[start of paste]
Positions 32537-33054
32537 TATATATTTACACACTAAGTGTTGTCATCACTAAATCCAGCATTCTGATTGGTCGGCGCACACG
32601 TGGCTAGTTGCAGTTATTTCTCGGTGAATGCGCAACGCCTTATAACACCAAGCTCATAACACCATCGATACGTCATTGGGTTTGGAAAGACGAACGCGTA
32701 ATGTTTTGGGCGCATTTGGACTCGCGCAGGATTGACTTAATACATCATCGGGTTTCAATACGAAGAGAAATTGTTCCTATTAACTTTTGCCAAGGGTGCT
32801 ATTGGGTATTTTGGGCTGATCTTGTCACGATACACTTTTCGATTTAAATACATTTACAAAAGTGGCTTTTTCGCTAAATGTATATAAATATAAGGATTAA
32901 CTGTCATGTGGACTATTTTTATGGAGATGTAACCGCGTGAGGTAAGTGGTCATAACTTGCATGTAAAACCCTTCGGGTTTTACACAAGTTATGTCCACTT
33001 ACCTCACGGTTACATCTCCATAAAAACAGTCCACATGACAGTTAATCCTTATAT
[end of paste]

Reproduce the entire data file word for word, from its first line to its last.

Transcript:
Positions 32537-33054
32537 TATATATTTACACACTAAGTGTTGTCATCACTAAATCCAGCATTCTGATTGGTCGGCGCACACG
32601 TGGCTAGTTGCAGTTATTTCTCGGTGAATGCGCAACGCCTTATAACACCAAGCTCATAACACCATCGATACGTCATTGGGTTTGGAAAGACGAACGCGTA
32701 ATGTTTTGGGCGCATTTGGACTCGCGCAGGATTGACTTAATACATCATCGGGTTTCAATACGAAGAGAAATTGTTCCTATTAACTTTTGCCAAGGGTGCT
32801 ATTGGGTATTTTGGGCTGATCTTGTCACGATACACTTTTCGATTTAAATACATTTACAAAAGTGGCTTTTTCGCTAAATGTATATAAATATAAGGATTAA
32901 CTGTCATGTGGACTATTTTTATGGAGATGTAACCGCGTGAGGTAAGTGGTCATAACTTGCATGTAAAACCCTTCGGGTTTTACACAAGTTATGTCCACTT
33001 ACCTCACGGTTACATCTCCATAAAAACAGTCCACATGACAGTTAATCCTTATAT